Posts posted by David Schweizer
3 hours ago, Mikexx said:
I could have mentioned it's a 1500.
Does the dipstick look like the one in my earlier post?
1 hour ago, Bee said:
Wonder where the dipstick came from? I think the answer is the next time you change the oil measure what goes in, that then will be 'full' on the stick, cut a bit off the stick until it no longer hits the bottom of the sump and make a mark at the level of the oil. Never over fill it, bad things happen.
If it has the same type of dipstick that I had on the BMC 1.5 in Helvetia, cutting a bit off the end will just mean that it descends lower and still hits the bottom. It had no depth stop instead, the top section of the dipstick was split and the two sections bowed out to create an interference fit. I restricted the depth that the stick could descdend by putting a small cable tie on the stick and adjusting it to a point where the dip stick end remained clear of the sump bottom. It also had the effect of preventing rattle and created an oil seal stopping any oil from spraying out of the sump.
The stick was the same as this generic 1980's BMC Stick. but minus the plastic depth stop, whicg-h is where I fitted the cable tie.
I remember a younger Hugh McKnight when he used to sit on the bank below Uxbridge Lock bridge, opposite our mooring , photographing boats. I remember him taking this iconic photo or Roger and Raymond being steered by Rose Bray and Ernie Kendall. They always turned obligingly towards the photographer.
3 hours ago, frangar said:
Maybe if they invested in their own reservoirs rather than screwing the ecosystem for everyone but farmers never do like to spend their own money…
Many Australian farmers do exactly that. The family farm where my son keeps his sheep and cattle have a series of small reservoirs, (known a dams) which run down the hillside each feeding the one immediately below it. They also collect rainwater off all the barn roofs, which is fed into large tanks, and they have a borehole. They are competely self sufficient in water, in a country which is a lot hotter and drier than the UK.
12 hours ago, MtB said:
WHAT an evasive site!
I can't work out who they are, where they are or who to sue if they fail to deliver.
Well I found their details quite easily. They are Husband and wife, Andy and Katrina, who live on a boat at Trent Lock on the river Trent in Long Eaton. Apart from the absence of a surname, they provide the same amount of contact detail and information as this website does:- https://www.miketheboilerman.com/
1 hour ago, MtB said:
I'd be fascinated to hear how you know so much about my business terms of payment!
Because you are wrong. I only accept payment by debit or credit card, and have for a decade or more.
I had no idea of what your business terms are until you revealed them here. In my post the "like yourself" statement refered to your status as an independant tradesman. If I had meant to suggest that you still only take cheques or cash, I would have said "A lot of indepedant tradesmen, still only take cheques or cash, like yourself"
1 hour ago, Jerra said:
We have been taking cards at agricultural shows since the days of put the card in the machine and impress it onto paper and haven't had any problems. I am not up on the technology but I have a suspicion the machine a bit like emergency calls uses the one with best reception. However if all else fails cash is still available.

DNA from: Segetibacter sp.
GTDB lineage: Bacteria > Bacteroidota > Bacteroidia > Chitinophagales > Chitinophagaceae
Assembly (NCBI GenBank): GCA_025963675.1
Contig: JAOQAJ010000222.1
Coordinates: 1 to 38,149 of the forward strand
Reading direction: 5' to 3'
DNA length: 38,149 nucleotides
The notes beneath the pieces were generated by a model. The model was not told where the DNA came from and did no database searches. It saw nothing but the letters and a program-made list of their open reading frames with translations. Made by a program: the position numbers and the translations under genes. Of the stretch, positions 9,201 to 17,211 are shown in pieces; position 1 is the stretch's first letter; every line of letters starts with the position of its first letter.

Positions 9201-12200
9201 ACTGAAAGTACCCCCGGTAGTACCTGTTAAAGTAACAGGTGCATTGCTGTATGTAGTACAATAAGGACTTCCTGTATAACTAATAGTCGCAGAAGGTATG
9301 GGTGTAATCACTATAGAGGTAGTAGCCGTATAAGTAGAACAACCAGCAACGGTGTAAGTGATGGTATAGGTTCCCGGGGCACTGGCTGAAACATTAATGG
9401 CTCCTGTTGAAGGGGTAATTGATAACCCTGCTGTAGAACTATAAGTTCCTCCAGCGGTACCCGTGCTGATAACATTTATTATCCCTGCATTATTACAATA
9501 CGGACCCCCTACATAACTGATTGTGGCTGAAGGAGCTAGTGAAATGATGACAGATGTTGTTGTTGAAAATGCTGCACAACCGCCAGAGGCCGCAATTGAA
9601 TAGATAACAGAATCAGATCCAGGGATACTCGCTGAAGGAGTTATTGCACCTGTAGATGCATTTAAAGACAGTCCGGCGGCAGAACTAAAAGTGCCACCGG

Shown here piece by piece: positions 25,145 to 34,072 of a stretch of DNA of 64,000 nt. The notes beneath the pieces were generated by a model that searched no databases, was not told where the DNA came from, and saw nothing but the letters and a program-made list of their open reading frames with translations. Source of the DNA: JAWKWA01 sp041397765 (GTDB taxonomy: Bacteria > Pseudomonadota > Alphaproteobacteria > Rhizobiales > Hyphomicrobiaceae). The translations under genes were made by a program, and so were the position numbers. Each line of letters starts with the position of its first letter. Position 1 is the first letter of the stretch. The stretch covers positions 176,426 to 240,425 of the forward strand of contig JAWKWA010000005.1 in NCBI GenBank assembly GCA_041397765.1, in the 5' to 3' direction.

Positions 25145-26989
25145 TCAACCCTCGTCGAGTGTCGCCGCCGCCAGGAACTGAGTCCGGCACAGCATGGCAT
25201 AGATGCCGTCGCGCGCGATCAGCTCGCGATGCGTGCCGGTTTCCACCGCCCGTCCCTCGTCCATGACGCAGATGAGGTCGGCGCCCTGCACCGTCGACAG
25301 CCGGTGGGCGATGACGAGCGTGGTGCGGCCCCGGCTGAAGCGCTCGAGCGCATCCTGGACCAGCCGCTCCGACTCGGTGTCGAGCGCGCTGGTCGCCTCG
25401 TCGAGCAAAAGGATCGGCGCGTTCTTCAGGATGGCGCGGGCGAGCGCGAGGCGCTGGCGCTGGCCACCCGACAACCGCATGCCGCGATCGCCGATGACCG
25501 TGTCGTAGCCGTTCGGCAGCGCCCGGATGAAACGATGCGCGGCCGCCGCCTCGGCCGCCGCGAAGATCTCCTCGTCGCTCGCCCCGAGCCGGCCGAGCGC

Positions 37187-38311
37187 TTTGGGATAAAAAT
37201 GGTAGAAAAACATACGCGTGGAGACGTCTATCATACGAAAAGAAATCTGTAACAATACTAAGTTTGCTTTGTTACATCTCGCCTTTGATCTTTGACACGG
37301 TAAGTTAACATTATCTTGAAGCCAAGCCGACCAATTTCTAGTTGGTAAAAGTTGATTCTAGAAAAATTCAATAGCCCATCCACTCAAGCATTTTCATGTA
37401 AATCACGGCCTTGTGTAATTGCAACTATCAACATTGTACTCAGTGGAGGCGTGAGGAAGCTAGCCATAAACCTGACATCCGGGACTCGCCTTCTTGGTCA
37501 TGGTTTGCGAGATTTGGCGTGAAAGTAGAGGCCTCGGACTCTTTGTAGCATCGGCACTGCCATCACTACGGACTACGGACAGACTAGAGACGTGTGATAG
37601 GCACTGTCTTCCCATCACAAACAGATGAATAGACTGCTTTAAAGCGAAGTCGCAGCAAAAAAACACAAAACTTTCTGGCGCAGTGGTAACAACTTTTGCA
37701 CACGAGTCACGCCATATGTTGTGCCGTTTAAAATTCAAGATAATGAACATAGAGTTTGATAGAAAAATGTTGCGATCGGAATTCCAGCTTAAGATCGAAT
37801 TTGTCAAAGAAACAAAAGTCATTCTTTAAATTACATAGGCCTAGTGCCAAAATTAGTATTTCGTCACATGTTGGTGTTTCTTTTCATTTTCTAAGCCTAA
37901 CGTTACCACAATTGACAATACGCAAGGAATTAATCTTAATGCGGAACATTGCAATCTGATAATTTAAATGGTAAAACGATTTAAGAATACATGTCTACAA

I was talking about mobile electronic card readers, which started to appear in the UK about ten years ago. The old press and print system, which I remember, worked mechanicly. The impressesd slips were processed in much the same way as cheques, and still had to be signed and mailed to, or payed into, the bank by hand. They also required the vendor to have a small machine process them.
Mobile card readers have appeared in much greater abundance since the Covid pandemioc started and, ironically, have made a much bigger contribution to the Bank's plans to discontinue cheques than any their efforts to persuade the general public.
10 minutes ago, ditchcrawler said:
I think its ice cream and coffee
I can't see Ivor Batchelor doing that when he was Harecastle Tunnel Keeper! 😁1 hour ago, Jerra said:
Most I know right down in size to the folk in the craft tent these days accept cards and in fact prefer them.
And what happens when their card reader won't work because of poor Internet connection? which has happened to me on more than one occassion. Good job I still carry a bit of cash at Outdoor events.
1 hour ago, Jerra said:
A business could take that attitude as well but it still cost in fees.
But MtB specifically referred to "People with only personal accounts" as not understanding how banking works.
57 minutes ago, MtB said:
Business account, almost certainly.
People with only personal accounts have this weird idea that banking services cost nothing to supply!
Which "People" are they? People with Business Accounts are not the only ones who understand banking practice.
I take the view that my bank is holding a significant amount of my money in my current A/C for which I get no interest, and that the interest they make from that, more than adequately covers the few payment transactions I make directly from the account.
2 hours ago, Athy said:
Likewise. You know where you are with cheques.1 hour ago, MtB said:
Yes, in the last century
A lot of indepedant tradesmen, like yourself, still only take cheques or cash.
I used two coats of Finnigans Smoothrite. (Now called Hammerite Smooth) It survived well.